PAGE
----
Kumari Sandhya Goswami is the only ‘Nachni’ dancer to have performed before a Swedish audience in Stockholm in 2006. The audience who sat mesmerized by her performance had no idea about the struggle, the exploitation and the shame associated with being a Nachni.
Sandhya, who was then 30, demonstrated the expressive folk dance, which has its roots in the Chota Nagpur Plateau. She performed at the Sodra Theatre and Slava Theatre on August 15 and 17 and is perhaps the first and only Nachni to have showcased her art abroad.
Today Sandhya lives with Manohar Mahato. The 49-year-old gave up Nachni dance in 2006. She is reluctant to recollect or discuss her professional career. Manohar, who married her when she was just 12 years, also does not want her past brought up now that she lives a respectable life.
But this respect towards Nachnis is a recent phenomenon. They were earlier looked down upon in society.
The dancing style was deemed unsuitable for aristocratic citizens. The performers were outcasts and faced several challenges. Nachni dance, also known as ‘Khemta Nach’, is a rural variation of Baiji or Bai dance performed at men’s get-togethers when boozing and smoking grass continued through the hours of darkness.
A Nachni lives with Rasik, her master who trains her in dance and music. He is usually a poet and musician and escorts her during performances where he plays the madal. While dancing for the beau monde, the young Nachnis would change hands from one Rasik to another.
It was mostly poverty that drove young girls to leave their homes in Purulia and live a life of loneliness and neglect with a Rasik. Sometimes, impoverished families sold their girls to Rasiks to make money.
He mostly has another family which is kept in a separate house. Nachnis are seen as ‘concubines’ and stereotyped as morally ambiguous women.
Pastubala Devi (50), a veteran Nachni dancer and a recipient of the Lalan Puraskar (May 26, 2018), recounts an instance of extreme ostracism when she was introduced to the family of her Rasik Bijoy Karmakar.
“I had no idea that Bijoy had a family. His wife screamed, ‘Why did you bring her here?’,” recollects Pastubala.
Bijoy’s wife, Pastubala claims, filed a divorce lawsuit against him and demanded alimony. Bijoy was sentenced to jail when the lady won the lawsuit. “I paid for his bail. I met my Rasik when I was 18 and we’ve been living together since then,” Pastubala says.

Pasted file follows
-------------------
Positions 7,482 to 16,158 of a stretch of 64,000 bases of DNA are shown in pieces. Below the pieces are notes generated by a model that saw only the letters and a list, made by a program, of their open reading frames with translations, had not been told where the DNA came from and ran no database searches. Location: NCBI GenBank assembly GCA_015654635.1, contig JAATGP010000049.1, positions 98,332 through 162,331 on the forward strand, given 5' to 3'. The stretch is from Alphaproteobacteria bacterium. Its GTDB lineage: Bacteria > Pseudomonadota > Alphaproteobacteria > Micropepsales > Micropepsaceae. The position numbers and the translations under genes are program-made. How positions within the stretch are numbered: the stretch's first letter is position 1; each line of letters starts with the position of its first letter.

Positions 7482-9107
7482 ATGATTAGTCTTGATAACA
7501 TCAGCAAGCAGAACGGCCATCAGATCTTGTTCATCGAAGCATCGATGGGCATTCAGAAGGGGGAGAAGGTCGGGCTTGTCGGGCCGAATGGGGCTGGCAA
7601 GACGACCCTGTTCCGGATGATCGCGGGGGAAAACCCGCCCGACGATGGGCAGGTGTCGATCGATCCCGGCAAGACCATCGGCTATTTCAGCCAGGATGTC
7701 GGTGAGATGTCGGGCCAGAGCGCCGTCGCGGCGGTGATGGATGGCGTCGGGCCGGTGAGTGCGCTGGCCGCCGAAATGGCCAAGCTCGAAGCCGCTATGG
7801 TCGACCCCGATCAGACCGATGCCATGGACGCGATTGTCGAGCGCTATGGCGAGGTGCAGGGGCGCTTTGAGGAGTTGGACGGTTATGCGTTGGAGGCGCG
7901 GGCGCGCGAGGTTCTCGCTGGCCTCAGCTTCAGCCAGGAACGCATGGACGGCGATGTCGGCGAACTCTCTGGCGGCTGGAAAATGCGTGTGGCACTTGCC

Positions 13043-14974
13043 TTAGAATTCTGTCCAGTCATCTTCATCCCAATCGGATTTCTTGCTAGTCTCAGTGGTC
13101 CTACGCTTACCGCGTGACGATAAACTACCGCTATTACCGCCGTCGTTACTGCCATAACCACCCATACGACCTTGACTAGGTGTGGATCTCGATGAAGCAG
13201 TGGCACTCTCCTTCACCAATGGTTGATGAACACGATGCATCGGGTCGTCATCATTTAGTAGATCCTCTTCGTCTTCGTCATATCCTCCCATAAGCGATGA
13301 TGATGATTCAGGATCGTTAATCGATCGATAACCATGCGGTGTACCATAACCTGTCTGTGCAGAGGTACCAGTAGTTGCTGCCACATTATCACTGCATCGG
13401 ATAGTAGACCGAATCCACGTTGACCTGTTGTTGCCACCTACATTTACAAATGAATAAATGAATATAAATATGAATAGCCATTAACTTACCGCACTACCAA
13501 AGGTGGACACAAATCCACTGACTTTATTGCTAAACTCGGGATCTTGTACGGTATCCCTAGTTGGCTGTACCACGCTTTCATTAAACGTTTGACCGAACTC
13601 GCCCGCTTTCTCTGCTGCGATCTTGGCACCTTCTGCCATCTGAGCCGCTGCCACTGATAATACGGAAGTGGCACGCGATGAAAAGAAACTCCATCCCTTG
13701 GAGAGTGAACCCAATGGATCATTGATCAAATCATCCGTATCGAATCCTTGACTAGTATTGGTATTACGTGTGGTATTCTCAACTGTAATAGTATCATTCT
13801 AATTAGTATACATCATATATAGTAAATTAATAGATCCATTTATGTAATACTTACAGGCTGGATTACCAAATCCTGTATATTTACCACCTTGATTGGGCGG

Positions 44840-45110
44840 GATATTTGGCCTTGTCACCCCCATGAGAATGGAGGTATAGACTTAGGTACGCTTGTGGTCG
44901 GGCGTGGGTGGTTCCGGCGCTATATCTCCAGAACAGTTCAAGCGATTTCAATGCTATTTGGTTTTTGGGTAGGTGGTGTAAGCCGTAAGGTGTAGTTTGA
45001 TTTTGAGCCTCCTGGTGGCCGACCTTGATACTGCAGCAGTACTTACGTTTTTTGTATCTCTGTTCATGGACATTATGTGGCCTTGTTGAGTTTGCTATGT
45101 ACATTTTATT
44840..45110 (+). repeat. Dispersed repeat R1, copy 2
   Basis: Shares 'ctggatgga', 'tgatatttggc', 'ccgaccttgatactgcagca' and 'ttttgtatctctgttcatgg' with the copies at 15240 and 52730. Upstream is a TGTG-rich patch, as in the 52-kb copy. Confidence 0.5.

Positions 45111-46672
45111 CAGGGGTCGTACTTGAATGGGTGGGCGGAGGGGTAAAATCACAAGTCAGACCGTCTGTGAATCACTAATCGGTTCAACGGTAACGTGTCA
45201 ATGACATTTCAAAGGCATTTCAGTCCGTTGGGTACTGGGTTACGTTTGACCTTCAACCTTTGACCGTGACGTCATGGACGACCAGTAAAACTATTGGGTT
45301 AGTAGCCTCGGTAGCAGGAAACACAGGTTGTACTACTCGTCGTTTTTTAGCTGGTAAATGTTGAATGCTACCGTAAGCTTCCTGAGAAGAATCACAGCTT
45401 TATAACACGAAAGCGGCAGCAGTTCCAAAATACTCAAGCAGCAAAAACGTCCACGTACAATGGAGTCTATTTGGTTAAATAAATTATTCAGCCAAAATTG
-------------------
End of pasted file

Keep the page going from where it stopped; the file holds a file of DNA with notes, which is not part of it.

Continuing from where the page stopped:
For the Nachnis, life is full of uncertainty. Some bear their Rasik’s child while others are denied the opportunity to be a mother because pregnancy will stop the income flow temporarily and sometimes even permanently.
A royal past
The Nachni artists prospered under the patronage of various royal families and zamindars (landlords) in the Ruhr Bengal area or the Chota Nagpur plateau in the 19th century.
Once the royalty declined, the patronage too ended. Nachni was transformed into a public performance from a closed-circle show.
Previously, a Nachni would perform at every festival, such as Ganesh puja, Durga Puja, Kali Puja, Saraswati Puja, Shivratri, marriages and rice-eating events. Every year, they used to put on between 20 and 25 concerts. But with the advent of TV, theatre, and mobiles, the number of performances has decreased dramatically.
Their attire too has changed. Earlier, Nachnis wore ghagra-choli, kamarpatta (waistband), ghungroo (ankle bells), Indian braid with flowers, flower bangles, sandalwood paste, bindi and other accessories. The current outfit consists of a saree, blouse, ghungroo and braided flower. “A Nachni dancer usually covers her entire body with a saree-blouse during a performance,” Pastubala Devi says.
The shehnai, concert flute, tabla, jodi nagara and kartal used earlier have now made way for dhol, madal, dhamsa, maracas, harmonium and trumpet.
Jhumur songs too used to be centred on mythical legends, but now they are based on societal concerns.
The fight for dignity
Today, Nachnis are no longer shunned or discriminated against. As commoners, they can eat at any café or restaurant. But there was a time when they could not freely mix with society and had to wait outside hotels for entry.